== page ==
Access to the Site Should Incorporate All Modes. Imagine Clearwater will promote access and multimodal connectivity to the waterfront to support activity and vibrancy at the park and throughout downtown. Pedestrians, cyclists, transit users, and motorists should all be able to access the site safely and conveniently, a goal that will require a thoughtful reorganization of key waterfront nodes, and is essential to growing downtown visitation.

The Plan's multi-modal access strategy considers:Image of Overview of the Clearwater Downtown area with existing traffic routes

  • Pedestrian and Cyclist Access: Pedestrian mobility is at the foundation of park activation; connections between the waterfront and broader downtown should first prioritize non-vehicular modes of travel. Pedestrians and cyclists will access the waterfront through a series of dedicated paths that are well-lit and shaded.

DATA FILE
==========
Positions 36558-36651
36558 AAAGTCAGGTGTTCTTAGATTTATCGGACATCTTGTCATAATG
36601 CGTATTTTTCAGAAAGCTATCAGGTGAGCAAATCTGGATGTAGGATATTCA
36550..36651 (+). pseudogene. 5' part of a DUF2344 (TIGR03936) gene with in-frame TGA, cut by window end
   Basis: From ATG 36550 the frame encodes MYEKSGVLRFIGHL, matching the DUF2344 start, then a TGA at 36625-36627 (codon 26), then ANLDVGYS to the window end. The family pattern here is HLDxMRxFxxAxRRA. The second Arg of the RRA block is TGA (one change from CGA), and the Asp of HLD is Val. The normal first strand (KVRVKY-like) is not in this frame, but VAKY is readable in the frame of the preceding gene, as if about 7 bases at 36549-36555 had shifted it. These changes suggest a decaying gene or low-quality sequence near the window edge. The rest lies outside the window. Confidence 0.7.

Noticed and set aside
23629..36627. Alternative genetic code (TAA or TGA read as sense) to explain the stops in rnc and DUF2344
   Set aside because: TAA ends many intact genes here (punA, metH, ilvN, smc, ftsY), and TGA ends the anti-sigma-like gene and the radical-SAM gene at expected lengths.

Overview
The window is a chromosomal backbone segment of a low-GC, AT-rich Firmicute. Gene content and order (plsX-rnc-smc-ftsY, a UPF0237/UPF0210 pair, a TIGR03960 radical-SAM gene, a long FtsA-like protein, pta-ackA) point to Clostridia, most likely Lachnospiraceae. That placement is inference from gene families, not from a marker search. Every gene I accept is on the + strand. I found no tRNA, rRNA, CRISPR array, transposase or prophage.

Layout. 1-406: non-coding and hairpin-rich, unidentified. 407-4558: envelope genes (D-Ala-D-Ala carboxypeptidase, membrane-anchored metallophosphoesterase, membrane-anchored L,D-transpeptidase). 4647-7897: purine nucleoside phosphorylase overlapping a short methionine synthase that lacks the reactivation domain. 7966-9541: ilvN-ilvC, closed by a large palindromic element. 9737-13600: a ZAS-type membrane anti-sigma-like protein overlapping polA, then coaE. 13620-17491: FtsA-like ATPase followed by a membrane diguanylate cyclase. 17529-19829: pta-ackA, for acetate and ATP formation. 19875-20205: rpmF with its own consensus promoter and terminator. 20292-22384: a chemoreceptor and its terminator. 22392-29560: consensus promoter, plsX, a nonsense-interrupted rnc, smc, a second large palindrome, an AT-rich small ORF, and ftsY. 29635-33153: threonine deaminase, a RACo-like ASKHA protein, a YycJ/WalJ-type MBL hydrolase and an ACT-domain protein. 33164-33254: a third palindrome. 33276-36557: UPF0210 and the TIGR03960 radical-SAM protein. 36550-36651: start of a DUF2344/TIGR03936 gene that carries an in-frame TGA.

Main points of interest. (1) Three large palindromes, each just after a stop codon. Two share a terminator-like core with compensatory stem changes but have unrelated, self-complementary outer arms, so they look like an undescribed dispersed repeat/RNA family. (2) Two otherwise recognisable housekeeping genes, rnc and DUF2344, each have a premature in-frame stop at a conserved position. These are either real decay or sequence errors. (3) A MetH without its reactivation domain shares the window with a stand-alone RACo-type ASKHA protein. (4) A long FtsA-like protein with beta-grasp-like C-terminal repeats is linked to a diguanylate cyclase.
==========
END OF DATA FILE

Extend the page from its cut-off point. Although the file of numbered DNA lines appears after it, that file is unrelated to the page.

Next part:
• Transit Access: Diverse transit and multi-modal opportunities will help to better connect and integrate Downtown Clearwater and the waterfront, including Jolley Trolley, the Clearwater Ferry, nearby Pinellas Suncoast Transit Authority routes, and connections to the Pinellas Trail.
  • Vehicular access and Parking: Although other modes of transit have been prioritized, residents and visitors of the waterfront can make use of existing parking spaces within a short walk, as well as onsite parking that will be provided for public visitors.

Coachman Park Needs an Active Edge. Successful urban parks have strong frames that attract users to the space, introduce new amenities, increase safety, and support the financial operations of the park. The bluff should incorporate uses that are new to the area and complementary to existing uses, leverage waterfront views, and maximize open space adjacencies, all as means to attracting a diverse audience downtown and to the waterfront on a regular basis. Triple Image of the Harborview Center, City Hall and the Main Library